I found some strange rendering issues happening with a site on IE that we couldn't replicate in our test environment. We finally found out those who were experiencing the issue were on the Active Directory for the same domain. Turns out, one of the group policies is to automatically set compatibility mode to on for everything in their domain. Turns out IE will respond to specific headers in order to forcefully define the compatibility mode to a specific version.
I have a development server I use to let users play around or load a site up with content before it goes live. On this server I have virtual hosts for each site. None of the information on these development sites are really secret, but I don't want these sites to end up on Google search results. I also don't want to add the extra complexity of having a username and password protecting the sites or restricting anything to a specific IP range.
A lot of commands for iptables work with targeting a specific rule number. To find the rule we usually run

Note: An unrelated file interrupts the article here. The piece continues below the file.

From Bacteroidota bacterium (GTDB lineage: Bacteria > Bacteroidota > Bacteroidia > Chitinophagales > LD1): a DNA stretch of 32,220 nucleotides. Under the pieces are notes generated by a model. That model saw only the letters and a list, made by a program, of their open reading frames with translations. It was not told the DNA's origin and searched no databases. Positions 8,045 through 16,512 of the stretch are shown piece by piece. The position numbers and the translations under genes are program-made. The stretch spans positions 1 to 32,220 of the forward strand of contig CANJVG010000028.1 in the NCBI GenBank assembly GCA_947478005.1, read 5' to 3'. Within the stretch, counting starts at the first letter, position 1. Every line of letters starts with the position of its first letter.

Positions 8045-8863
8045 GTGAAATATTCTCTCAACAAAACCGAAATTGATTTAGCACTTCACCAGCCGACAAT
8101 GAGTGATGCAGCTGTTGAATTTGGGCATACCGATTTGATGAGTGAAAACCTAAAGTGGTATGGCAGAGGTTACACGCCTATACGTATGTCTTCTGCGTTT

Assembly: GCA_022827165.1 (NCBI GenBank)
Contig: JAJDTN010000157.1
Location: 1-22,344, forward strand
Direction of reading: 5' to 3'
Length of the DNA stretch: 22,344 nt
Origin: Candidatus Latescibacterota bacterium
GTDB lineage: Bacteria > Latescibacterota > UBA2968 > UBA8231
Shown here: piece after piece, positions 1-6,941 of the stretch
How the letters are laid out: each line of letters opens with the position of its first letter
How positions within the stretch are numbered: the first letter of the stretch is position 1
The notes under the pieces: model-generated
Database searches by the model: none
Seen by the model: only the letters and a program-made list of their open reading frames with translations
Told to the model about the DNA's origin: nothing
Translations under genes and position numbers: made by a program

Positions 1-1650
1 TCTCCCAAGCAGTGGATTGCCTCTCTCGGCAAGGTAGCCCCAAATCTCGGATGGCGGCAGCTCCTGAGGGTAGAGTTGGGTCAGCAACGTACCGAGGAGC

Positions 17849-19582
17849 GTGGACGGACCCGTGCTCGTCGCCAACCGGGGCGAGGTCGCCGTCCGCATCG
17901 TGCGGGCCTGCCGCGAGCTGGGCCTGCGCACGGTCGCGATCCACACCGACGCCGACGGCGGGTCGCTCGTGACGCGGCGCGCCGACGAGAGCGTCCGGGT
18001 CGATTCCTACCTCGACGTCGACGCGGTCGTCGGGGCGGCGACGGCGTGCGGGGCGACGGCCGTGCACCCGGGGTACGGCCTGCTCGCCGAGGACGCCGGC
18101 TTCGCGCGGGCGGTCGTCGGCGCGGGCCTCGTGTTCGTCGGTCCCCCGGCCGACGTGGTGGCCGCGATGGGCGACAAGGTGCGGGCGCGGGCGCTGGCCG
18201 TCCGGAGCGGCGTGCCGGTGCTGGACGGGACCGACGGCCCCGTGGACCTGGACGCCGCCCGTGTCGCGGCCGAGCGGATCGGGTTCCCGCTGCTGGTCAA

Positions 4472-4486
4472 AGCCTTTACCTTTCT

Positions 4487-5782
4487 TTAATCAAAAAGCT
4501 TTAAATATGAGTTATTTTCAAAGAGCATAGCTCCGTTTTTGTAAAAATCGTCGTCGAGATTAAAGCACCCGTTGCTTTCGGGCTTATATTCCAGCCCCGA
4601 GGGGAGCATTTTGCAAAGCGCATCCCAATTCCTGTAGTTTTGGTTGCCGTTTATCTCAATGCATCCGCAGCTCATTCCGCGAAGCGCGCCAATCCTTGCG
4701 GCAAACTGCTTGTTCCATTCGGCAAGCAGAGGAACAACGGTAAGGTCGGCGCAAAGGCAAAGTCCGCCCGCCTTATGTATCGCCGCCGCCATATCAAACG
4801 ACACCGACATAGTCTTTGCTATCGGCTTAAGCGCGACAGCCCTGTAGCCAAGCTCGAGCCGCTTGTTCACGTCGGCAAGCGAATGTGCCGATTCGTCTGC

iptables --list. Then I always forget if the rule numbers start at zero or one (it's one) and then have to manually count through the dozen or more rules I have in place. I'm never confident I'm targeting the correct rule, causing me a bunch of headaches. No iptables tutorials I ever encountered or even the iptables man page easily lets you know that you can add the
--line-numbers to display the rule number. Hopefully this will help other people out.
I often can't remember the name of a Drupal module I want to download and use. For example, I can never remember if I need to go to drupal.org/projects/google-analytics or google_analytics or ganalytics or whatever. I am also not satisfied with the search provided on drupal.org. So I figured out a way to put together a Search Engine in Google Chrome to do an "I'm Feeling Lucky" search on site:drupal.org/project. Here is the search string I used:
I've seen QR codes popping up in the last few months. When I first encountered it in the wild, I saw a 2-D barcode and thought why it was so prominent on the advertising. I've seen 2-D barcodes on other things such as my at&t bill that turns out to be some sort of reference number.